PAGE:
reactive thrombocytosis

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reactive thrombocytosis

Reactive hyperthrombocytosis platelet count of ≥ 800 x 109/L–US = ≥ 800 000/µl, seen in ± 1:200 of hospital Pts Associations Acute and chronic inflammation–eg, RA, SLE, malignancies, neonatal RDS, and after hemorrhage, surgery, trauma; in some cases of RHT–eg, burns, hypothermia, preeclampsia, low platelet numbers are present. Cf Essential thrombocytosis, Respiratory distress syndrome.


increase in the number of platelets in the circulating blood. See also thrombocythemia.

autonomous thrombocytosis
one resulting from a myeloproliferative disorder.
reactive thrombocytosis
one occurring in association with acute hemorrhage, trauma, neoplasia, etc.
References in periodicals archive ?
We hope that further studies performed on larger number of patients--reactive thrombocytosis- and controls, additionally including thrombo-cythemic disorders, with the possibility of encountering higher platelet counts and analyzing additional criteria that could influence viscosity can illuminate the dark spots of current clinical practice in reactive thrombocytosis which seems innocent at the present.
Reactive thrombocytosis and stroke following cardiopulmonary bypass surgery: Case report on three patients.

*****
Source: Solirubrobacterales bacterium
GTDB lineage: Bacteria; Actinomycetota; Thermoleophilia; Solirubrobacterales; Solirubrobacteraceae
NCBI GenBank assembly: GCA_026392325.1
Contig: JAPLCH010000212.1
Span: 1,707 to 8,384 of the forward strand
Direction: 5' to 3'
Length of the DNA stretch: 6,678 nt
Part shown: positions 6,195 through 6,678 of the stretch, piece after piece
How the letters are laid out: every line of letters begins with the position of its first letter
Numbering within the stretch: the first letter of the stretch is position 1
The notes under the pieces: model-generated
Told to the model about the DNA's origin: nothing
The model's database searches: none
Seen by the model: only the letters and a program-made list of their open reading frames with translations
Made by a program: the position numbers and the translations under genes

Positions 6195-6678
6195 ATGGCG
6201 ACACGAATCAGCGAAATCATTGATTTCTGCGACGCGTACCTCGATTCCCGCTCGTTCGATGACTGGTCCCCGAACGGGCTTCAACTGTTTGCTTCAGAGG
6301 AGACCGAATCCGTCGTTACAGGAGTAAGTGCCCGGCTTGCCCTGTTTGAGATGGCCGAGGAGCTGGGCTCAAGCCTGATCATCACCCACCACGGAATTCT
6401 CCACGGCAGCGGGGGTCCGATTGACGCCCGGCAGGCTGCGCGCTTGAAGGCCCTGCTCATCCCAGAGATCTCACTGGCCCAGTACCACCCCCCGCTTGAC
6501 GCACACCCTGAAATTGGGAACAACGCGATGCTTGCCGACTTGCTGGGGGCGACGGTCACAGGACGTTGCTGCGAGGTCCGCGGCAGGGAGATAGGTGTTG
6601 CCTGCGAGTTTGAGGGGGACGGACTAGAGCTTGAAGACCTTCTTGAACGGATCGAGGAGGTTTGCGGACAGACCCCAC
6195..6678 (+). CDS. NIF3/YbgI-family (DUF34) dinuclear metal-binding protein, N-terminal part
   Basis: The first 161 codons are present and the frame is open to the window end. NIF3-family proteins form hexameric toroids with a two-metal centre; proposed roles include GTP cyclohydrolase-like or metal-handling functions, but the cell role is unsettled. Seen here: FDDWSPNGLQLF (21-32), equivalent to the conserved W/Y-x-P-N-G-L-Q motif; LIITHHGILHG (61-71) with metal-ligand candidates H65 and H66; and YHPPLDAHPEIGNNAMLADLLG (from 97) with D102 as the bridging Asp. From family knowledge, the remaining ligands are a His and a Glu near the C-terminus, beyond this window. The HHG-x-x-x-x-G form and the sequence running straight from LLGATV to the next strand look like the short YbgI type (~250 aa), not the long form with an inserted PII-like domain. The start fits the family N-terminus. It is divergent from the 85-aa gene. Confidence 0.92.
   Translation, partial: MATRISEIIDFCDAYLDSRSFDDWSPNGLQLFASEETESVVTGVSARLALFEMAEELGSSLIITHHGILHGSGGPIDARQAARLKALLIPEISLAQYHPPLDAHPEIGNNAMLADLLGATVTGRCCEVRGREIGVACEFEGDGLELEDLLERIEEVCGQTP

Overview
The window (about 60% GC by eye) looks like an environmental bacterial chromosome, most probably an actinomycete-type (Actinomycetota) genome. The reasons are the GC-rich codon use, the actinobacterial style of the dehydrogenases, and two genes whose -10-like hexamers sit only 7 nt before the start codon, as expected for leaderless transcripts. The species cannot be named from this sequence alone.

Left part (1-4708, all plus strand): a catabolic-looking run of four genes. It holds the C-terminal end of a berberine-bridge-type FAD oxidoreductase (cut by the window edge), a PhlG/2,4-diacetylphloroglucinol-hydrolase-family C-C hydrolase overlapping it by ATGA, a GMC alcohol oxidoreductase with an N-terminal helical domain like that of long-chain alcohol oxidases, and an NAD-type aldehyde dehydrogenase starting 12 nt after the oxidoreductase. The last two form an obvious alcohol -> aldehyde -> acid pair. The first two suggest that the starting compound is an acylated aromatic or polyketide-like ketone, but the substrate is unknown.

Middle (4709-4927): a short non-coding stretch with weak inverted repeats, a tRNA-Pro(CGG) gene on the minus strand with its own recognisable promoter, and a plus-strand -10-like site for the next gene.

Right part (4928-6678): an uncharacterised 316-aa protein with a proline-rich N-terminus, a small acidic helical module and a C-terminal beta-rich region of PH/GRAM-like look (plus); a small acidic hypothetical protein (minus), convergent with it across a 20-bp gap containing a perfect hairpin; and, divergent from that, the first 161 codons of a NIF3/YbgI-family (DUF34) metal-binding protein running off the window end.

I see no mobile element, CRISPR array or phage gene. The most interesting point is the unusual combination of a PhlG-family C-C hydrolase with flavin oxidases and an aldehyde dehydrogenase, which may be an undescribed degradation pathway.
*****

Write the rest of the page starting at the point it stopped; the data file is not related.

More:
Reactive thrombocytosis is a common cause of thrombocytosis (2, 4).
Essential thrombocytosis is a diagnosis of exclusion by ruling out known causes of reactive thrombocytosis.
Reactive thrombocytosis is thought to result from overproduction of one or more thrombopoietic factors that act on megakaryocytes or their precursors (3).
Hsu HC, Tsai WH, Jiang ML, et al: Circulating levels of thrombopoietic and inflammatory cytokines in patients with clonal and reactive thrombocytosis.
Cerutti A, Custodi P, Duranti M, et al: Thrombopoietin levels in patients with primary and reactive thrombocytosis.
Wang JC, Chen C, Novetsky AD, et al: Blood thrombopoietin levels in clonal thrombocytosis and reactive thrombocytosis.
Evidence of an increased in vitro thrombotic tendency in patients with reactive thrombocytosis is of paramount importance in proving the cause and effect relationship between reactive thrombocytosis and thromboembolism.
After obtaining Royal Perth Hospital Ethics Committee approval (EC2009/098), a total of 48 patients with reactive thrombocytosis, defined by platelet count >500 x [10.
9]/L; examination of a bone marrow specimen to demonstrate the characteristic abnormalities of the megakaryocytic lineage; and exclusion of reactive thrombocytosis, polycythemia vera, primary myelofibrosis, chronic myelogenous leukemia, myelodysplastic syndrome or other myeloid neoplasm.
Demonstration of JAK2 V617F or other clonal marker, or in the absence of JAK2 V617F, no evidence for reactive thrombocytosis.

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